Landlords in the near future will not be the dying breed some industry commentators would have agents believe, research by a leading lender has revealed.
Chatham-based KentReliance says its data shows landlords in the UK will make an average net profit of £162,000 per property over the next 25 years – in today’s money – despite the government’s recent tax take.
This equates to £6,500 per property per year and includes both rental income and capital gains.
KentReliance says the figures prove buy-to-let investment still has long-term appeal for landlords, even though over the 25-year term they will pay £100,000 in tax. That includes £60,000 in capital gains tax, £29,000 in income tax and £10,000 of stamp duty, assuming the landlord is a lower rate tax payer.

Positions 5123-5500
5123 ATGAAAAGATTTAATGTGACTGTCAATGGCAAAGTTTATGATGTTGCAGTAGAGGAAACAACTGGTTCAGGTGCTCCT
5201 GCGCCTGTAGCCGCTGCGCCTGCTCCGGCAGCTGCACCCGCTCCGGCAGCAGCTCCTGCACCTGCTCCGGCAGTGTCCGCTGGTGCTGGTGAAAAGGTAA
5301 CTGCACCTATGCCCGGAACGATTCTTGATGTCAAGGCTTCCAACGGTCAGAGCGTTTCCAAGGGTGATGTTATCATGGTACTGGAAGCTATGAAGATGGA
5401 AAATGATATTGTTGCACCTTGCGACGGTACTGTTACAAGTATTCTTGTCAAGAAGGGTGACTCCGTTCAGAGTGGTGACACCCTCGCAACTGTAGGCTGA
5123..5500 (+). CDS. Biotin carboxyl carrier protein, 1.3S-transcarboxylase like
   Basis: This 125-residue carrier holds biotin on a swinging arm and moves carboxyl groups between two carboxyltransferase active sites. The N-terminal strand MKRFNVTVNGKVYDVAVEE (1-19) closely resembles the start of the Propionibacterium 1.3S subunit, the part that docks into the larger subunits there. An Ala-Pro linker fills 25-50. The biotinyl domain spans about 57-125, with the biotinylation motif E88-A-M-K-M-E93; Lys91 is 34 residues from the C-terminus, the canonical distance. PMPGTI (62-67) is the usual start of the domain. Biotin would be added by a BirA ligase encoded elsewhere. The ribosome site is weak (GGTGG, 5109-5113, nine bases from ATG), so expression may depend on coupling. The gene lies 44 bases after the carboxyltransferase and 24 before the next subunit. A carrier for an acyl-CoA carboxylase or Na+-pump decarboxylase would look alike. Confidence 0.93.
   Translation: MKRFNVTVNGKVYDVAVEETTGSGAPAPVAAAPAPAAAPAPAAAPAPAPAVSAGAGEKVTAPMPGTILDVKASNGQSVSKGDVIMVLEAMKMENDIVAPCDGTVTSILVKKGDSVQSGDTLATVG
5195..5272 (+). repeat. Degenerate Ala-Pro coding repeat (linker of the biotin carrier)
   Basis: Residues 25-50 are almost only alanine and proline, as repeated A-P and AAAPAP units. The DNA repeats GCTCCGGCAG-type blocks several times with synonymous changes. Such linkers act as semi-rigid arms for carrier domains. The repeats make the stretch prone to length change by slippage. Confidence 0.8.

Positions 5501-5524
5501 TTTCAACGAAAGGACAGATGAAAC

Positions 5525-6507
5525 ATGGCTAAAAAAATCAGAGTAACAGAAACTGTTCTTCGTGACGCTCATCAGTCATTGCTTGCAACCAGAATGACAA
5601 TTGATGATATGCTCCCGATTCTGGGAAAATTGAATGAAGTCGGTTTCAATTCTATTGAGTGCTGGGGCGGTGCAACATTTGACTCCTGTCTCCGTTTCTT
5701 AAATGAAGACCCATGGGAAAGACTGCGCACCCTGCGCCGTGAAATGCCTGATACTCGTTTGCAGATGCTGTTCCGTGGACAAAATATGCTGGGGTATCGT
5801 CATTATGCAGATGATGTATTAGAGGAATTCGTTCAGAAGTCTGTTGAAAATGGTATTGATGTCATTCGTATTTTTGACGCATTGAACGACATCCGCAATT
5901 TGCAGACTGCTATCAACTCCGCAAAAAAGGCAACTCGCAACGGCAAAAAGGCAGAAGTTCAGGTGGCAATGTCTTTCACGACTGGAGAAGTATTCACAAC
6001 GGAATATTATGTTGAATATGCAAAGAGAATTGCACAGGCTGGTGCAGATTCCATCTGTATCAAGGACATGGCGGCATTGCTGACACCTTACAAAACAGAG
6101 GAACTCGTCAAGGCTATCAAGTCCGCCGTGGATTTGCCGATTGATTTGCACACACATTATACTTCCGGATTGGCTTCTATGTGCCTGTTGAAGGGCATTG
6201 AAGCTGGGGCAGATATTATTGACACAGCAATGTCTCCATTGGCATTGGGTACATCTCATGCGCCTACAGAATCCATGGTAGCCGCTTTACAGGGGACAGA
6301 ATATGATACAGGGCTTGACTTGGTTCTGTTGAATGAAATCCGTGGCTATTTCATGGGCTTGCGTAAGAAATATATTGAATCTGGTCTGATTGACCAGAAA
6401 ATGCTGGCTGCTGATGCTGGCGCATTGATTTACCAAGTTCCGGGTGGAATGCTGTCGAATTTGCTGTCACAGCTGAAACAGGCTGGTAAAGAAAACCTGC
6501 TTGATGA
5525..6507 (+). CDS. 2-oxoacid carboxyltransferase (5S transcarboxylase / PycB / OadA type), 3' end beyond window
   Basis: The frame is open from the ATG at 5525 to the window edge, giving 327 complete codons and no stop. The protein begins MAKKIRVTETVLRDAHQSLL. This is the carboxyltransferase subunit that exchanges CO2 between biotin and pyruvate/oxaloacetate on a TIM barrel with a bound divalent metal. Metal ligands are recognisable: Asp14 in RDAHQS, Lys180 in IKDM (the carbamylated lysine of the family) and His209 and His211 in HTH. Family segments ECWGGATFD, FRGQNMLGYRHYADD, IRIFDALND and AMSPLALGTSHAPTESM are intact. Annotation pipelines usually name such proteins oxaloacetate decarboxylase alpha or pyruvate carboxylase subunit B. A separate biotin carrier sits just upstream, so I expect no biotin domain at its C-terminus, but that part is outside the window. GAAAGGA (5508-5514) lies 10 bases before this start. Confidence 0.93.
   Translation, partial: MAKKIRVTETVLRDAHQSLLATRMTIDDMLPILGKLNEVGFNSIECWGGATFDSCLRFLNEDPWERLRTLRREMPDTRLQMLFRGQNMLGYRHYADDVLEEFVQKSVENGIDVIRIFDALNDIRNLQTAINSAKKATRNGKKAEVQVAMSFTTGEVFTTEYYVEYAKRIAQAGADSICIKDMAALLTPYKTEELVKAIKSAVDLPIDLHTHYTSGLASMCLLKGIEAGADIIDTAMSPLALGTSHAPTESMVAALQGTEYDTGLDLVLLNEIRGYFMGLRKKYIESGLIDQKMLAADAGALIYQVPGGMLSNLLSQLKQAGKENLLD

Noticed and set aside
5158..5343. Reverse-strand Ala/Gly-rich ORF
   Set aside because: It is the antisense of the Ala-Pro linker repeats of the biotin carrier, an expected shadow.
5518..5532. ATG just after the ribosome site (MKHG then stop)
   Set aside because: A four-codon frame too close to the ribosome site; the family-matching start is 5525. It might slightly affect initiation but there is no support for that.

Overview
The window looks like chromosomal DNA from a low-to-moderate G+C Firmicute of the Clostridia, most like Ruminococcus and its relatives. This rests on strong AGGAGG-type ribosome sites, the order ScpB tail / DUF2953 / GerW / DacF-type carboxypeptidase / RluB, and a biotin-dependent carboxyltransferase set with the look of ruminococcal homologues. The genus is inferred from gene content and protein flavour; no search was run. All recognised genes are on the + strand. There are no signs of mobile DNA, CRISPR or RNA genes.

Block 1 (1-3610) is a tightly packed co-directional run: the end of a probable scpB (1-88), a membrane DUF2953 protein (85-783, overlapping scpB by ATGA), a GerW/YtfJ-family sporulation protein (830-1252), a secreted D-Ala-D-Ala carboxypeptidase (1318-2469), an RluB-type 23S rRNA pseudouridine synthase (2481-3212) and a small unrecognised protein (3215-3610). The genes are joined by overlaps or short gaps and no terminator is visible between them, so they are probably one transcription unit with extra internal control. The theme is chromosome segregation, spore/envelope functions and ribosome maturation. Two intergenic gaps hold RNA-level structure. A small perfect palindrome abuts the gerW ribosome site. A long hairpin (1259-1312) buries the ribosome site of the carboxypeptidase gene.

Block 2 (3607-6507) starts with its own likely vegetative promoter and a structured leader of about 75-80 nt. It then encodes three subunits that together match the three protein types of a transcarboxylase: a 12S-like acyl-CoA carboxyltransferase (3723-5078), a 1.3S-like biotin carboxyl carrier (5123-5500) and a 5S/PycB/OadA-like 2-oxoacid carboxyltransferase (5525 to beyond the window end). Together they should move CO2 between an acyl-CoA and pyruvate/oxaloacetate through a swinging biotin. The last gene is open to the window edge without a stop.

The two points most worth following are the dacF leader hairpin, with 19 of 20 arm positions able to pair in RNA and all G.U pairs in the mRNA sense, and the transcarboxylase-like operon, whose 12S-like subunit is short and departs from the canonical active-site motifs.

“The buy to let market is undergoing a sea change,” says John Eastgate of KentReliance’s parent company, OneSavings Bank (pictured, below).
“Regulatory and taxation changes have altered the market dynamic, reducing its attractiveness to amateur landlords, and increasing the tax bills of higher-rate investors.
“In spite of rising costs, there are still healthy returns to be found in property for committed investors, but the days of speculation are gone.
“It is a long-term business endeavour, requiring commitment and expertise.”
His company’s research also reveals that London will remain the most profitable market for landlords, followed by the South East, the East of England, Scotland and the South West.
“Policy change remains a threat, however it is essential that the role of professional landlords in providing vital housing stock is not undermined,” says Eastgate.
“Without them, the supply of housing in the sector would naturally shrink, leading to higher rents for a growing number of tenants competing for accommodation.”